What’s going on with bluebirds, Henry IV, and their possible population demise?
When I heard the original comment on the radio, I was able to track it down by finding the program web site (in this case, “To the Best of Our Knowledge” at TTBook.org) and find the program (search for [ Shakespeare starling ] and you find it in one click), and then listen to the program again.
In the radio show (and in the book “How Shakespeare ChangedEverything”) Stephen Marche writes that starlings were mentioned in one line of Henry IV, part 2, which then motivated Bronx pharmacist Eugene Schieffelin to introduce 60 pairs of starlings into Central Park in the winter of 1890. That succeeded so well that there are now, 120 years later (2012), more than 200 million starlings in North America, where they cause huge damage to fruit crops, buildings and... incidentally… other birds.
That’s such an astonishing claim that I had to see if it was true.
The easy way to find this thread of a topic is to search for:
Which leads to a number of articles (including the Wikipedia article on bluebirds, noting that there are 3 different kinds of bluebirds in the U.S.) that all mention competition between starlings and bluebirds, and all point to Eugene Schieffelin as the perpetrator. (My favorite article in the Bluebird genre is: “A history of Bluebirds” by the Sialis organization, so named for the Latin name for the Eastern Bluebird. It's marvelous what fans will do.)
A little background research on Eugene Schieffelin reveals a real character. He was a member of the AmericanAcclimatization Society as the group that released starlings into Central Park as a kind of art project in 1890 to make Central Park a little more cultured, and that meant Shakespearean.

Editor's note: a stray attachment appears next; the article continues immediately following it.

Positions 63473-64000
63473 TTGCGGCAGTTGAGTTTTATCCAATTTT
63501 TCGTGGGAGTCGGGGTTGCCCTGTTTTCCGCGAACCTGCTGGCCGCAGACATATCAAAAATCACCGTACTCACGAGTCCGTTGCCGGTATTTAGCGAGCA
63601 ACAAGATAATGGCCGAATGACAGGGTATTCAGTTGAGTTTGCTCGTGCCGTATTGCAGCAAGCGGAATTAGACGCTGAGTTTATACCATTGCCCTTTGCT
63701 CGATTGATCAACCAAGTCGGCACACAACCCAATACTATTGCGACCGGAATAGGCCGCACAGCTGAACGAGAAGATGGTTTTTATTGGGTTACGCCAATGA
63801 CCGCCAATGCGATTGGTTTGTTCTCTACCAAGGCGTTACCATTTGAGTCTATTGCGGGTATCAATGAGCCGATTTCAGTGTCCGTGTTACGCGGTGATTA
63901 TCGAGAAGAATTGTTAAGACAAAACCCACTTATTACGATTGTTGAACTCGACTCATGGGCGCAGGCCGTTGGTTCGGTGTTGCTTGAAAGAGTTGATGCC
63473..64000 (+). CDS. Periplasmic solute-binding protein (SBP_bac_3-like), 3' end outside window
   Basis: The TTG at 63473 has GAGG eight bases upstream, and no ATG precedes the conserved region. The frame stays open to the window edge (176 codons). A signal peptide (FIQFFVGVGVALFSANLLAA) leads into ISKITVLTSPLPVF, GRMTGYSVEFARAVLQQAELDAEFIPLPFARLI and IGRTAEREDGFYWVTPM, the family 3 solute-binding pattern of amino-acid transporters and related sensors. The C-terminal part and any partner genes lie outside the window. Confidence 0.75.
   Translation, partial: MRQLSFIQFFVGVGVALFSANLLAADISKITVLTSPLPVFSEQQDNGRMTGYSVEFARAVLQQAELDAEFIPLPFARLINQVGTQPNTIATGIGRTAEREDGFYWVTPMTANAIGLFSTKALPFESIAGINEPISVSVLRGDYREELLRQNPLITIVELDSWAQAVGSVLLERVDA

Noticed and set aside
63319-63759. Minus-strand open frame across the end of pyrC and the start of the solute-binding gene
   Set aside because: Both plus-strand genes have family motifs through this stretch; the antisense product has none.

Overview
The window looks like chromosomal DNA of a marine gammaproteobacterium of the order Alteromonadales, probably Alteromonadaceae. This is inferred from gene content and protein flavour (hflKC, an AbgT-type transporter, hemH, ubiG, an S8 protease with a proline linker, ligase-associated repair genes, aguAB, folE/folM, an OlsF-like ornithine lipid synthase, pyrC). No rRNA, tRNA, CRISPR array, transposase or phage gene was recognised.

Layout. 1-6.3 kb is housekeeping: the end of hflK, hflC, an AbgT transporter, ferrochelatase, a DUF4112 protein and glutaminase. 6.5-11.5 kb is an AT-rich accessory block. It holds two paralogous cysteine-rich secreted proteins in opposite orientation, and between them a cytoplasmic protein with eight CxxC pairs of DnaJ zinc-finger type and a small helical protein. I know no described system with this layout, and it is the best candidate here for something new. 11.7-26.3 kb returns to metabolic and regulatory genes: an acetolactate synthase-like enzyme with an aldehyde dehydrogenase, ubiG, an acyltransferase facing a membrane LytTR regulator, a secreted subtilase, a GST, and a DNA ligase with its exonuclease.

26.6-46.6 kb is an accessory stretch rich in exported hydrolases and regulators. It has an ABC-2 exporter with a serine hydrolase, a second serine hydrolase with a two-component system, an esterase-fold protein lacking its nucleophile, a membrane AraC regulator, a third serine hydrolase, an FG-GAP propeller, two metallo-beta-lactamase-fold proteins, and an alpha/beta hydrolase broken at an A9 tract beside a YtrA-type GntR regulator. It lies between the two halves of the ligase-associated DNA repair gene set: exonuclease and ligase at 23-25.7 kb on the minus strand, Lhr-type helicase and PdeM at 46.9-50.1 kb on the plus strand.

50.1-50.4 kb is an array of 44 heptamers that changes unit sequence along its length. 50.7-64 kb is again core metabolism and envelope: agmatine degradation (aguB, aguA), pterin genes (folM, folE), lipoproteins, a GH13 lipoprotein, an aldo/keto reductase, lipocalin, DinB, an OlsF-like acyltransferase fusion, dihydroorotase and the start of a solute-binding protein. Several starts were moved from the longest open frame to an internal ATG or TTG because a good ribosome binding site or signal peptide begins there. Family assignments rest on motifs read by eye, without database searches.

Lest we judge them too harshly, this really was before people understood the terrible effects that introduced speicies could have in a new ecosystem.
As it turned out, most of the birds they introduced from Shakespeare’s mentions turned out to be harmless or low reproducers. The exceptions—starlings and English sparrows—continue to plague North America to this day.
Short answers to questions:
(1) WHAT connection does Henry IV have with the collapse of bluebird populations?
ANS: The starling was mentioned in "Henry IV, Part 1" for its remarkable mimicry abilities, where it was to be used as a constant reminder of a wrong my repeating the name of the wrongdoer. They were introduced to New York in 1890 and propogated wildly across North America. But it turns out that starlings bully several native species, often evicting bluebirds and woodpeckers.
(2) WHO was such a fan of Henry IV that he caused the demise of bluebirds in North America?
ANS: Eugene Schieffelin, a pharmacist in the Bronx, New York City.
(3) Finally, WHAT is the name of the organization that sponsored his (now notorious) act
that led to the problems with bluebirds?
that led to the problems with bluebirds?
ANS: Schieffelin belonged to the American Acclimatization Society
Wait... there's more!
Several people pointed out that in a Scientific American articlefrom May 2008, Steve Mirsky writes “And starlings actually appear to be innocent in the case of the missing bluebirds. The feather friends at the Cornell Laboratory of Ornithology contend on their Web site that
“…a study in 2003 found few actual effects on populations of 27 native species. Only sapsuckers showed declines because of starlings, and other species appeared to be holding their own against the invaders.” So when it comes to songbird decline, as Shakespeare almost said, maybe the fault is not in our starlings but in ourselves."